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Lord Sainsbury of Turville: The noble Lord has cast some doubts on what my successors might do, but he cannot speak for what Parliament might do, in a situation in which the undertaking in Schedule 12 could last for decades. There is a need for certainty as to how the law will operate, and we cannot simply rely on the hope that Parliament would extend the Act.

As I said, the problem is that any sunset clause must be worked through to cover its effect on different clauses, if it is not to introduce a great deal of undesirable uncertainty.

Baroness Miller of Hendon: I thank my noble friend Lord Jenkin of Roding for making the point that we are not imposing a cut-off; Parliament could extend the Act regularly.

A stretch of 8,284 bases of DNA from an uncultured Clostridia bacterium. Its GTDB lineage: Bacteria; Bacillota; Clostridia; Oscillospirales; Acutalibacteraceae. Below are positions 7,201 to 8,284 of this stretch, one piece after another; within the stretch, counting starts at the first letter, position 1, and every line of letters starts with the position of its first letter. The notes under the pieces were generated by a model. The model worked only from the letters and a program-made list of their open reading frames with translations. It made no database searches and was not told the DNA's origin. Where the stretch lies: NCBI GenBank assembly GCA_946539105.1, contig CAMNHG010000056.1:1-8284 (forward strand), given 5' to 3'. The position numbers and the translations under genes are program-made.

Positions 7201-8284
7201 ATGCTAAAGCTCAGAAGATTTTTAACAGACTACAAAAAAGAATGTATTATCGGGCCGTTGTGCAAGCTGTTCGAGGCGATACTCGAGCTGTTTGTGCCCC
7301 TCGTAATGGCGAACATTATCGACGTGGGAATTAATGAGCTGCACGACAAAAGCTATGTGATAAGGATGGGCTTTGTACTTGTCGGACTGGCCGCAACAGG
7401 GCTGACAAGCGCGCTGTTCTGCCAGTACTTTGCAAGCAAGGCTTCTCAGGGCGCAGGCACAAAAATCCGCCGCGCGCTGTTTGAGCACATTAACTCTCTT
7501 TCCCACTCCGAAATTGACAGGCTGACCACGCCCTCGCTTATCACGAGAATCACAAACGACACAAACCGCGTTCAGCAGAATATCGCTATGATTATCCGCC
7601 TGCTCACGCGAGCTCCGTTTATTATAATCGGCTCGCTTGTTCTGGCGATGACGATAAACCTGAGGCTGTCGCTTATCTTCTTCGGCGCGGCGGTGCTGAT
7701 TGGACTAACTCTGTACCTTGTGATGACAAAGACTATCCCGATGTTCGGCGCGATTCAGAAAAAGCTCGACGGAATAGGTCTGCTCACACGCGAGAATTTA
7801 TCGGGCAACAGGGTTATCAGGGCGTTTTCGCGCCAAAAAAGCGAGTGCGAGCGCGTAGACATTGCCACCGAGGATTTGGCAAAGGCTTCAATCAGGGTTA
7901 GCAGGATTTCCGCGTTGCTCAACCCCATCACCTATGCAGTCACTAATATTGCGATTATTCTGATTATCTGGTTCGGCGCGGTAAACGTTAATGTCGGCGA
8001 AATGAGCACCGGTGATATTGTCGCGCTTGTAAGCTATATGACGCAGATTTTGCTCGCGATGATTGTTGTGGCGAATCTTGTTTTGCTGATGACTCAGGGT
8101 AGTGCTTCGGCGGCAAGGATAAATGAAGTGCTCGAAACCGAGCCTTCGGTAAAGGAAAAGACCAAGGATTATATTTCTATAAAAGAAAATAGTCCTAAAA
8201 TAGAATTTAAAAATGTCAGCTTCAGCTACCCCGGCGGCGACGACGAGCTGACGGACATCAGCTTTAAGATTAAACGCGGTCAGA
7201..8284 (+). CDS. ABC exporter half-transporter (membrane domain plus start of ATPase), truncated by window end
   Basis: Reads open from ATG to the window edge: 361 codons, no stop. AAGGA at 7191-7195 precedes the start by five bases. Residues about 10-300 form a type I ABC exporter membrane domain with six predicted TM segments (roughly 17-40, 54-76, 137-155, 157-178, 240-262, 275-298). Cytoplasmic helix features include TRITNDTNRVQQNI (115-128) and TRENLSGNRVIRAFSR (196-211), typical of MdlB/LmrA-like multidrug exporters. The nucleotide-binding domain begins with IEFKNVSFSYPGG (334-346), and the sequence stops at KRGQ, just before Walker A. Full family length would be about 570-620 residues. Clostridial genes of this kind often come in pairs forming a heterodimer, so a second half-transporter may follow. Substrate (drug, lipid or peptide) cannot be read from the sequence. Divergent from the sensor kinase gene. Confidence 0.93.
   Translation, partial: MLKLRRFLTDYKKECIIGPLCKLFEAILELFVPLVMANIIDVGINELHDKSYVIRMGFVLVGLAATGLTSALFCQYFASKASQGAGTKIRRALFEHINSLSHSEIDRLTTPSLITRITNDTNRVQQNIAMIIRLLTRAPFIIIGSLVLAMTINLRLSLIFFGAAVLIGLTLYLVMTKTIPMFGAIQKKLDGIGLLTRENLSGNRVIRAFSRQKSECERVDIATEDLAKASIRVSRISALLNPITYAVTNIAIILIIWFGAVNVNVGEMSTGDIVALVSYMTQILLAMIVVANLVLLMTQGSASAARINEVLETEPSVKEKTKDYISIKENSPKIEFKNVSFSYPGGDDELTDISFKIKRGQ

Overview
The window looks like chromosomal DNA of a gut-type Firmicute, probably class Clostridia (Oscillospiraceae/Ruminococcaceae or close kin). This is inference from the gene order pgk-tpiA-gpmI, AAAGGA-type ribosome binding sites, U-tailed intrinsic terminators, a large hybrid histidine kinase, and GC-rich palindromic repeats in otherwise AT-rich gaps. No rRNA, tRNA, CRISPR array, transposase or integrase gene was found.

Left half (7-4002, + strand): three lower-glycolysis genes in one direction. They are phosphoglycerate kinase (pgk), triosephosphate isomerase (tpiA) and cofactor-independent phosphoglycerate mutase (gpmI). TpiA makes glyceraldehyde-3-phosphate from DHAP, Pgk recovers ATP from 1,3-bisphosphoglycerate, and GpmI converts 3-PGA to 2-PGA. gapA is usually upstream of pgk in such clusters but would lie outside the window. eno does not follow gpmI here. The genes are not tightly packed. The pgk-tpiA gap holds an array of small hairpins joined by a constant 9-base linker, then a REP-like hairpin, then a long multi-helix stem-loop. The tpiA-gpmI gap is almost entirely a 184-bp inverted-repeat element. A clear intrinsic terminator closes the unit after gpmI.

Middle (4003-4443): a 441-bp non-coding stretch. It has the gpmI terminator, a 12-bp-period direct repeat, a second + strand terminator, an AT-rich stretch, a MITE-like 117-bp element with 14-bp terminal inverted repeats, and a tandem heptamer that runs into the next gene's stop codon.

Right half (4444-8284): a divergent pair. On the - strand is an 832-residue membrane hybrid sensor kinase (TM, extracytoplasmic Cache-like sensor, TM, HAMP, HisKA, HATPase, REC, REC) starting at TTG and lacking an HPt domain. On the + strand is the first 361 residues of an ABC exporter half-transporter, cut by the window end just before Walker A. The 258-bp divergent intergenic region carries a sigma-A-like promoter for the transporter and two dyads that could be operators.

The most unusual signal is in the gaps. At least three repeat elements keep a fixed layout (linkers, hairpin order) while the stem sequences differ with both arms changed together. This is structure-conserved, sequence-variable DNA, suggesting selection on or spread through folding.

I shall read carefully what the Minister has said about the effect that the amendment might have on different clauses. I must confess that I did not take that into account, and I want to think carefully about it. Re-drafting the amendment to take the different clauses into account might mean getting a little more expert help, rather more, perhaps, than was necessary with the current amendment. That is why I liked the comment made by my noble friend Lord Jenkin of Roding that it should not have been necessary. At this stage, I beg leave to withdraw the amendment.

Amendment, by leave, withdrawn.

Clause 5 agreed to.

Bill reported without amendment.

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